Motorola’s new Android phone will be released on Verizon for American customers, and in the downtime between hype and release, the once-proud electronics company have somehow dropped the towel from the gentle genitals of their yet-to-be-born handset. But not to worry, their yet unborn offspring ripples with the vigour of advanced hardware features and of course, Android. On the cusp of Verizon’s iDon’t campaign, the whole affair reeks of a well-ordered attack on Apple’s hegemony. Specifically, it targets the iPhone’s following weaknesses:
- iDon’t have a real keyboard
- iDon’t run simultaneous apps
- iDon’t take night shots
- iDon’t allow open development
- iDon’t customize
- iDon’t run widgets
- iDon’t have interchangeable batteries
Motorola’s new Android has an impressively laid paper foundation (which is vital in order to create and sell hype):
From ComputerWorld Blog:
Runs Android 2.0
Only slightly thicker than the iPhone – and that is with a slider keyboard!
Fastest Android device they’ve tested. No surprise because it has an ARM Cortex A8 TI OMAP3430 processor
They say huge display. From the FCC information I know that it is 854×480 pixels, which is 2-3 times the space as the Pre, G1 or iPhone.
Not that it really matters; bells and whistles are hella nice (learned that from a cousin in California), but they don’t exactly translate into a thick, black, bottom line. Not that I wouldn’t be enthralled to see the next Motorola phone capture the hearts of consumers, but doesn’t this situation look familiar? Right, the ‘this’ in the last sentence refers to killer, as in iPhone killer. In order to kill, you have to be sneaky, and unfortunately, the hapless competition is about as quiet as Spinal Tap. Every bit of hype they muster points back to Apple, to the iPhone, and the need to dethrone it; all of it is free advertising for the Cupertino company. On the opposite end of the spectrum, Apple do their best to suppress informant-leaks; sometimes going as far as spreading false information in order to weed out dear Liza.
Other companies are not so lucky. What wouldn’t they give for a few filthy rumours, an explosion of forum-banter, and scalding criticism? When hype about a new competitor starts to ramp up, I still get hopeful shivers; when Apple gurus have to unstitch their bums from their pants, I feel the heat. Competition is good. Hype, competition, and good ol’ fashioned mudslinging is better.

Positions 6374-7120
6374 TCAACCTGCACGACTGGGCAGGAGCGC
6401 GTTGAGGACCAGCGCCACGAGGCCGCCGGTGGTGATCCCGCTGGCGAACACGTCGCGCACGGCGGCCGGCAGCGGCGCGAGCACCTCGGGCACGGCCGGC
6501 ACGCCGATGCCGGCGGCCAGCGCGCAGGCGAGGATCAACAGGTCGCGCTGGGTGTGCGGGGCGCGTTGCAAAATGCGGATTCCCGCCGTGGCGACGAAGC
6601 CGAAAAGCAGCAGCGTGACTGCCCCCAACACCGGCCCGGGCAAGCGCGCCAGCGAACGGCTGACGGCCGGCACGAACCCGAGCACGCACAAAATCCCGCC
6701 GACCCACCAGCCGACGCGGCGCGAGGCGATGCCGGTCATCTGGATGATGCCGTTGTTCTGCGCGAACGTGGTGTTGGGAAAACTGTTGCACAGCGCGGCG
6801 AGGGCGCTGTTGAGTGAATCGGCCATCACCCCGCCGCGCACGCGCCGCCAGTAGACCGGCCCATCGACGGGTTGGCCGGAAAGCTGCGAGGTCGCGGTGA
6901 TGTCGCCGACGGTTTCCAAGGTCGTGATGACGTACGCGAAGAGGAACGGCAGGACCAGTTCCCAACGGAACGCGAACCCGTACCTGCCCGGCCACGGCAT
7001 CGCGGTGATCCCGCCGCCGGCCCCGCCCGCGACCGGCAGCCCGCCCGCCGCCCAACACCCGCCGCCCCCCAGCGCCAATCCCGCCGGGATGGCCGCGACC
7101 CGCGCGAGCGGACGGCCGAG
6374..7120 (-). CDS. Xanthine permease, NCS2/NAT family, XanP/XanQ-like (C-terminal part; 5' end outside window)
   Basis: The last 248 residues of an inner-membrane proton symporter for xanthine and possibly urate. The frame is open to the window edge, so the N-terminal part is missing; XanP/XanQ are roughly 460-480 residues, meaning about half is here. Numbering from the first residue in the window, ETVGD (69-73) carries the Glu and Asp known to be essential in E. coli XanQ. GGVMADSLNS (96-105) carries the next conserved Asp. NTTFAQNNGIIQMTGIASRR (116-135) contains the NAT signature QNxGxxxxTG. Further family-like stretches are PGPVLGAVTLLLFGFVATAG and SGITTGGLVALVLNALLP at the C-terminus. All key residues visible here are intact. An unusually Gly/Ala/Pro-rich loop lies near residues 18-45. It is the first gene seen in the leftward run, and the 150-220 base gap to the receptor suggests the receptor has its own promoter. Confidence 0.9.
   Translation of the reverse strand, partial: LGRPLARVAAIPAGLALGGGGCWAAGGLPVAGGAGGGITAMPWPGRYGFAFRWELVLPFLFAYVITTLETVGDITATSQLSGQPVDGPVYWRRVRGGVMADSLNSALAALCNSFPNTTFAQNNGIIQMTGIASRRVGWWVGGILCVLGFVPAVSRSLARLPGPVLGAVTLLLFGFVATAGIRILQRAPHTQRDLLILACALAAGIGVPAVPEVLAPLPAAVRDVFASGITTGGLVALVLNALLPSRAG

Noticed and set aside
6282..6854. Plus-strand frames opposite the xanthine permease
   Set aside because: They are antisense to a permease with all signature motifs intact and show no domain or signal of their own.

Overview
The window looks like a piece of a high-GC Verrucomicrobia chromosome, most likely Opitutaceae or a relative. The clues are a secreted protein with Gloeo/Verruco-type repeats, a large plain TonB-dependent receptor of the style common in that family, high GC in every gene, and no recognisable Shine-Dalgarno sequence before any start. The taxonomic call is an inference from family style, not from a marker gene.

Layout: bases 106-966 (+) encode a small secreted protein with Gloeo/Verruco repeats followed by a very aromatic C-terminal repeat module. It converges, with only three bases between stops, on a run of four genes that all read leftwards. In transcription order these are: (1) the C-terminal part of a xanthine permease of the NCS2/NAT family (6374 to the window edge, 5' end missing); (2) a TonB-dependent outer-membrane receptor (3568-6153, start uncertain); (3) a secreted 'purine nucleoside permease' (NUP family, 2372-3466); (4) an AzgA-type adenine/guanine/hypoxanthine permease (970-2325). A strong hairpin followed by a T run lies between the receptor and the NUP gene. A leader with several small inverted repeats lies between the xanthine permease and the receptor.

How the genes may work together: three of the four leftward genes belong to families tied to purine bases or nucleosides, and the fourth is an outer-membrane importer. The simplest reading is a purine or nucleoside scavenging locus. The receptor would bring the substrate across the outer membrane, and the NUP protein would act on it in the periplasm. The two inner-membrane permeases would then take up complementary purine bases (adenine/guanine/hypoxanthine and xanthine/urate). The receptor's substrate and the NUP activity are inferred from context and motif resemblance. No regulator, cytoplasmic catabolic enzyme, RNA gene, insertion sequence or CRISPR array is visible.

I hate to bemoan the other iPhone killer, Palm’s Pre, but it isn’t easy to build up a hella (there it is again) lot of excitement over a big product release only to be so utterly underwhelmed at its release. Android isn’t WebOS and Google are no Palm, but methinks the iPhone still has life in her veins even when confronted by a competitive challenger. That is, until the shigzeo-designed shiPhone comes out; a phone which will stomp the feakin’ world with heavy shoes made of only the highest technology and hype which Apple can only dream of.
Android may be different. It doesn’t warrant a true analogue in the computer world. ‘Tain’t Windows which began its days as a warehouse manager; and it ain’t MacOS which still can’t shake family connections and the in-laws. Google are their own beast, and in relation to their constant acquisitions (and recent break ups), are the rich and rebellious neighbour’s cute daugther whose list of ex-boyfriends out-paces her BMW. Google’s credentials are completely unrelated to the wireless, hand-held market. But that is precisely why they stand to succeed. Apple too was a fresh face in the stodgy (and boring) handphone market in 2007. Now, the market has rented Redmond’s photocopier, eager to do like Apple do, but better. Like Apple, Google’s fresh face and clear head may do better than the wealth of experience from Apple’s competitors.
Think about it: Android is the ‘freest’ of colossally corporate phone OSes. It has steadily ridden a wave of tepid enthusiasm which is just beginning to really bubble and boil. Now, after Apple failed to pull out the next cardinal number after 3 for their current smartphone, Google have been given a gracious next chance. At this point, a number of users would prefer a front-mounted camera to a few extra horses under the bonnet and Google can provide it. Others, just want to change their springboard without Apple pitching a fit. And to Apple fanbois who crave sleek gadgets, two years in a row of the same old same old is hard to stomach.
Google spit out the OS (another acquisition) and let the hard work, and it would seem, the brunt of the marketing be carried on the shoulders of its providers and handset makers. Whether or not the next iPhone killer debuts from Sony or HTC doesn’t matter to Google. What matters is that these companies seek Google, rather than its competitors. That said, Google are said to have a heavy hand in the design of the Motorola, something the ageing maker should feel grateful for.
The search giant already have an icon and a cute logo. The only thing missing is the iPhone killer, but as Google have built the groundwork, it is sure to come, and until that day, Apple will continue to gain free press at the hands of these fastidious competitors who struggle to catch up/out do/overtake the iPhone’s lead. As I mentioned in the LG touch screen phone article, hardware competitors have no clue. Their idea of beating Apple is to design a look-a-like and tack on ‘features’ such as a jog lever, or make room for a stylus in the body.
While the market is full of wannabes, Google may be the divergent factor which can effect real change.